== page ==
Methods: In this 14-month prospective study, oropharyngeal swab samples and serum samples were collected from children 1 to 16 years of age presenting to the emergency department with an acute pharyngitis (fever > 38°C and exudations or intense redness in the oropharynx). Throat culture, serology, antigen detection, and polymerase chain reaction (PCR) methods were used to investigate the microbiological etiology. Whole blood or plasma levels of C-reactive protein (CRP), procalcitonin (PCT), and paramyxovirus resistance protein A (MxA) were determined.
Results: Eighty-three children with the mean age of 7.4 years were included in the study. A potential causative agent was detected in 72 (87%) children. Sixty-five percent of children had viral infection, 22% had culture-confirmed GAS infection, and 11% had concomitant GAS and viral infection. Enteroviruses (23%), rhinovirus (17%), adenovirus (14%), and Epstein-Barr virus (11%) were the most common viruses associated with acute pharyngitis. Multiple viruses were detected in 17 children. Haemophilus influenzae, group C Streptococcus, group G Streptococcus, Streptococcus pneumoniae, and Moraxella catarrhalis were detected in the oropharynx of 10, 3, 2, 1, and 1 children, respectively. Mycoplasma pneumoniae was detected in none and Chlamydia pneumoniae in 1 child by PCR in oropharyngeal swabs. Blood MxA levels were higher in children with viral (584 ± 288 μg/L; mean ± SD) or concomitant GAS-viral (392 ± 278 μg/L) than in those with sole bacterial (149 ± 105 μg/L) infections. CRP or PCT levels were not discriminative.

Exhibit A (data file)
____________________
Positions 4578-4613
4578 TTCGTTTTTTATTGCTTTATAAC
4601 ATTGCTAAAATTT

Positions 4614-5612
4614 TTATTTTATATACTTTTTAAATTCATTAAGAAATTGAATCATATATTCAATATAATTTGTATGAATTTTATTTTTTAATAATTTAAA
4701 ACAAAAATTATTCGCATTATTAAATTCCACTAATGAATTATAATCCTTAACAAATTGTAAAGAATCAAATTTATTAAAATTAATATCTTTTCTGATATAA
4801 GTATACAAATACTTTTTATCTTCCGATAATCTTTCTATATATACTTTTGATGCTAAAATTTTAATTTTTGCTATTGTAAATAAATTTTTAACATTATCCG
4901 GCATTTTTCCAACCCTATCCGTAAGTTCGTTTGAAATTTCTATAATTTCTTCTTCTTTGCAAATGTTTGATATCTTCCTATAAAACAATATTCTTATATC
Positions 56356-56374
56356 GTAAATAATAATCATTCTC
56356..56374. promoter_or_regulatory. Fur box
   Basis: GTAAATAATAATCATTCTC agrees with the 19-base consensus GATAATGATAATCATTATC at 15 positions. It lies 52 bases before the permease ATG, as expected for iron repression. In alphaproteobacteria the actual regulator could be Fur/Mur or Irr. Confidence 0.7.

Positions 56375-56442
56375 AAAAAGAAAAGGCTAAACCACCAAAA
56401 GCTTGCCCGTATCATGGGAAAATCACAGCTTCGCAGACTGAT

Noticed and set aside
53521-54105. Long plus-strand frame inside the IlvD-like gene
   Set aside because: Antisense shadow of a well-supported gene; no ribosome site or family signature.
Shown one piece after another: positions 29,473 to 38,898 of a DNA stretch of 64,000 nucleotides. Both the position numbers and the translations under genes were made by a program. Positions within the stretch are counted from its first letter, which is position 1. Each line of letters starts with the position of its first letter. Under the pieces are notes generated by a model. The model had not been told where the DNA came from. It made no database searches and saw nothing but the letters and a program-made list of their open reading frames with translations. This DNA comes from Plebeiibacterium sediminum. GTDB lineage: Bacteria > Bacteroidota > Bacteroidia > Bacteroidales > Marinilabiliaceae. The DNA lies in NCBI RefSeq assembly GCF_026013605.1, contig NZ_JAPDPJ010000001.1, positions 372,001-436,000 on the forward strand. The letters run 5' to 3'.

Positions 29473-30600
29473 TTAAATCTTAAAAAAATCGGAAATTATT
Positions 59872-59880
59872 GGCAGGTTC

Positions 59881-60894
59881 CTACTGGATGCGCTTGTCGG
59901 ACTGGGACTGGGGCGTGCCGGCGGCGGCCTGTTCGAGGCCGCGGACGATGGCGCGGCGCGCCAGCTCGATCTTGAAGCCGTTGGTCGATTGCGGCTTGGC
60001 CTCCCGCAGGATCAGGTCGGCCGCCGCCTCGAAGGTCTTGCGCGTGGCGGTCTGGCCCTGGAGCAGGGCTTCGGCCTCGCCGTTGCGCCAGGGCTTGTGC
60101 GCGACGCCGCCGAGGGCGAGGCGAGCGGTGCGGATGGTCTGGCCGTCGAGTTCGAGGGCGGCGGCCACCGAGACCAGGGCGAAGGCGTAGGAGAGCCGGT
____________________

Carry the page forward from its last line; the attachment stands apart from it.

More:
Conclusion: Viruses cause the majority of cases with pharyngitis in children and adolescents. These data fortify the current practice to withhold antibiotic treatment in non-GAS illness. Blood MxA has potential as a biomarker of viral pharyngitis. The role of H. influenzae as a possible pharyngitis pathogen needs further investigations.
T. Vuorinen, None
M. Waris, None
K. Rantakokko-Jalava, None
V. Peltola, None